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Mathematical Foundations of Nature-Inspired Algorithms

XIn-She Yang and Xing-Shi He
Publication Date: 
Number of Pages: 
SpringerBriefs in Optimization
[Reviewed by
Bill Satzer
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This short book presents itself as an introduction to the rigorous mathematical analysis of algorithms used for optimization, data mining and machine learning, but it takes an unconventional path. While some traditional algorithms such as gradient-based search are considered, the emphasis is on analyzing and understanding nature-inspired optimization algorithms.
Nature-inspired algorithms are usually stochastic or non-deterministic. Work on these dates back at least to Alan Turing in the 1940s, and was reinvigorated in the 1960s with the development of genetic algorithms that attempted to emulate biological evolution by incorporating operations of mutation, crossover, and selection into the optimization process. Simulated annealing was first described in the 1980s. It mimics the annealing process of a metal as it cools and solidifies, and so attempts to avoid getting an optimization trapped in local minima.
The book begins with a short introduction that describes general principles of constrained and unconstrained optimization of univariate and multivariate functions. It then quickly summarizes several versions of gradient-based algorithms including the usual ones (steepest descent and conjugate gradient) as well as more advanced ones like stochastic gradient and subgradient methods.
Having set the stage with these more conventional algorithms, the authors describe a series of nature-inspired algorithms. They note that the “no-free-lunch” theorems proved in 1997 tell us that there is no best algorithm for solving all optimization problems because all algorithms are equally effective (or ineffective) when measured by average performance across all possible problems. Consequently, the authors consider nature-inspired algorithms that can be matched to specific kinds of applications. Algorithms they describe go by names such as particle swarm optimization, the bat algorithm, the firefly algorithm, and cuckoo search. Several of these algorithms are based on the idea of swarm intelligence. The aim of a swarming system is to allow the system to evolve and converge into stable states that include those with optimal performance. 
The firefly algorithm, for example, was inspired by the flashing behavior of tropical firefly species and the idea that the attractiveness of a firefly is linked to the brightness and the timing accuracy of its flashes. Its nonlinear optimization emulates the exponential decay of light absorption and the inverse-square law of light variation with distance to identify multiple local minima. Cuckoo search was developed to model the cuckoo’s reproductive strategy of searching for other birds’ nests in which to lay their eggs. It uses a random walk search based on the similarity between the cuckoo’s egg and the host’s egg and a discovery probability that the host bird discovers the cuckoo’s egg.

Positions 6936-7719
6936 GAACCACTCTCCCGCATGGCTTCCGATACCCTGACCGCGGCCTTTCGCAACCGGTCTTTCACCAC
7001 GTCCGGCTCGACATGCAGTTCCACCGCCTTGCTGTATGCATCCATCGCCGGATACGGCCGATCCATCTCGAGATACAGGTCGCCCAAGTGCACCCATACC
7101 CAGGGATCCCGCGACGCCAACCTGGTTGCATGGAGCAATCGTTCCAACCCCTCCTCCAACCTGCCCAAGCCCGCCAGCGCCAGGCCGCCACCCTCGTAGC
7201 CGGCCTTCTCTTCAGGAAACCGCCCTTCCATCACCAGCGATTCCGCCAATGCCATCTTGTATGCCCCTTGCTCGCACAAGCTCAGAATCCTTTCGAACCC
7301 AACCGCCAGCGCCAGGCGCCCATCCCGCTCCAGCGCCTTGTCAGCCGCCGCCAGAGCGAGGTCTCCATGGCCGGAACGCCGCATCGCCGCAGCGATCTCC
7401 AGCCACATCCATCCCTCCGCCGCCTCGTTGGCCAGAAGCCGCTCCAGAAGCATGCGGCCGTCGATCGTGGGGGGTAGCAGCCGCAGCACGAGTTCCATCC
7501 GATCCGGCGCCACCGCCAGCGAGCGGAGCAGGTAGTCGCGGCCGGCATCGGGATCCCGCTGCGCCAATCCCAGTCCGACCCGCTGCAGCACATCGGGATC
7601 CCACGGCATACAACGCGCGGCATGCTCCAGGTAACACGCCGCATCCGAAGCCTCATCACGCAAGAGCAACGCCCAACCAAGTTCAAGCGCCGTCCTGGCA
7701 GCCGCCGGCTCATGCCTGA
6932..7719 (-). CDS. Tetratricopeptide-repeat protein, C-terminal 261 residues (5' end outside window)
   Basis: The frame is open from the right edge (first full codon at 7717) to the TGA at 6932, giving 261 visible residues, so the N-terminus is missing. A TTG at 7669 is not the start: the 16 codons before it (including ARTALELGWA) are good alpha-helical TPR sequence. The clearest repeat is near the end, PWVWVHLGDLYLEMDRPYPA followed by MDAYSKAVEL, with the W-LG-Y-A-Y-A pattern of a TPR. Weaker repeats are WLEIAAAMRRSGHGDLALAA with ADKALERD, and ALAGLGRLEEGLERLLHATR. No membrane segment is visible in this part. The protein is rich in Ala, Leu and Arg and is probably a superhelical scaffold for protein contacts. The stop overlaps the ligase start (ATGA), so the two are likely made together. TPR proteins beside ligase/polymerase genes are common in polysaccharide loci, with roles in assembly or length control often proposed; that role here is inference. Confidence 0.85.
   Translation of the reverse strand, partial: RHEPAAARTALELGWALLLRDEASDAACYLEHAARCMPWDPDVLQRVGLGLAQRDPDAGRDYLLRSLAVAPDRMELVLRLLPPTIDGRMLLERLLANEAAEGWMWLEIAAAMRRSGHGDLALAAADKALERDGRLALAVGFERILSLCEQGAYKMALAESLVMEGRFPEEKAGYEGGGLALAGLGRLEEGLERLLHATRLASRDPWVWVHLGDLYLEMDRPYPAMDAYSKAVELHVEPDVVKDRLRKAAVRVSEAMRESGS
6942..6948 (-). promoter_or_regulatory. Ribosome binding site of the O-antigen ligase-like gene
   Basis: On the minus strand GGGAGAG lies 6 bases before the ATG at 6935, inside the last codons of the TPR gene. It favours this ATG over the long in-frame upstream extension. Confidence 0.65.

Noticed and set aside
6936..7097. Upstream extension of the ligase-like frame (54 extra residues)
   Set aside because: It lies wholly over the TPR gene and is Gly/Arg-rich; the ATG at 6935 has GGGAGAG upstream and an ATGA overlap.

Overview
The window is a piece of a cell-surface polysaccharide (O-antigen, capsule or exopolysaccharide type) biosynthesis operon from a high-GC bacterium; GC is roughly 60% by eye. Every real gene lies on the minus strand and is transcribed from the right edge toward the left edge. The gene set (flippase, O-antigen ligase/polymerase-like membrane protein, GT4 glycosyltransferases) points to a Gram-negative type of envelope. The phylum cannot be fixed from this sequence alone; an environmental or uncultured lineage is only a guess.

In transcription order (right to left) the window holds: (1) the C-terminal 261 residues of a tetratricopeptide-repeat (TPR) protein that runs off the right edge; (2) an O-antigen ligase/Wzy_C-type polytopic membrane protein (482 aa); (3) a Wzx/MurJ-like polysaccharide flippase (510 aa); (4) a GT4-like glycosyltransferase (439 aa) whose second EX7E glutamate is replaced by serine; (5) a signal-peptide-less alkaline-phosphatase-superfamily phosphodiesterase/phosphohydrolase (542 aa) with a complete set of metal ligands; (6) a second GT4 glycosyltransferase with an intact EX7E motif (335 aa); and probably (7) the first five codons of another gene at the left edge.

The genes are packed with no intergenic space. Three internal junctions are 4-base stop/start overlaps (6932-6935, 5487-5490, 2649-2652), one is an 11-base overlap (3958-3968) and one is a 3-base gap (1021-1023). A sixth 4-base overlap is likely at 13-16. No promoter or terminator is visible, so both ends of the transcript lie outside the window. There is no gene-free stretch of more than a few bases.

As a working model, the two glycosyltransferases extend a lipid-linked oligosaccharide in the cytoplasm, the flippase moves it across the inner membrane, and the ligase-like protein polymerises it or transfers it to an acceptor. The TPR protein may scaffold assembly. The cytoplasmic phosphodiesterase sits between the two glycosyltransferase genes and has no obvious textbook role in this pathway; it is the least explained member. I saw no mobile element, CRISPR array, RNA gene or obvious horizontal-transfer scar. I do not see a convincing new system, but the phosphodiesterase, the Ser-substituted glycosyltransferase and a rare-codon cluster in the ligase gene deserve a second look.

Nature-inspired algorithms share a number of features. They use a population of multiple agents (particles, bees, ants, fireflies, bats, cuckoos). The population evolves under certain operators that are often iterative. All the algorithms perform some combination of local and global search. The downside of many of these nature-inspired algorithms is that they are often more computationally intensive than traditional algorithms because many more iterations are required.
The authors devote a couple of chapters to the analysis of algorithms. This has some general aspects (convergence, stability and robustness) as well as details that apply to the nature-inspired algorithms (determining and tuning of parameters and statistical characterization of performance). A final chapter describes some applications of nature-inspired algorithms that the authors have discovered. These include design optimization in engineering, image processing, vehicle routing and scheduling.
This is not a textbook and has no exercises. Most of the topics considered get very abbreviated treatments and many of the discussions of the algorithms are disappointingly sketchy. Even the algorithm analysis sections are short on detail. Critics have suggested that the elaborate metaphors of some nature-inspired algorithms have hidden their lack of novelty or effectiveness. There is just not enough detail in this book to allow any judgment in that direction.
The book is probably best suited as an inspiration for an independent project that might take one of the algorithms and fill out details of analysis and performance. The book’s level of sophistication varies, but most topics are accessible to upper level undergraduates.


Bill Satzer (, now retired from 3M Company, spent most of his career as a mathematician working in industry on a variety of applications ranging from speech recognition and network modeling to optical films and material science. He did his PhD work in dynamical systems and celestial mechanics.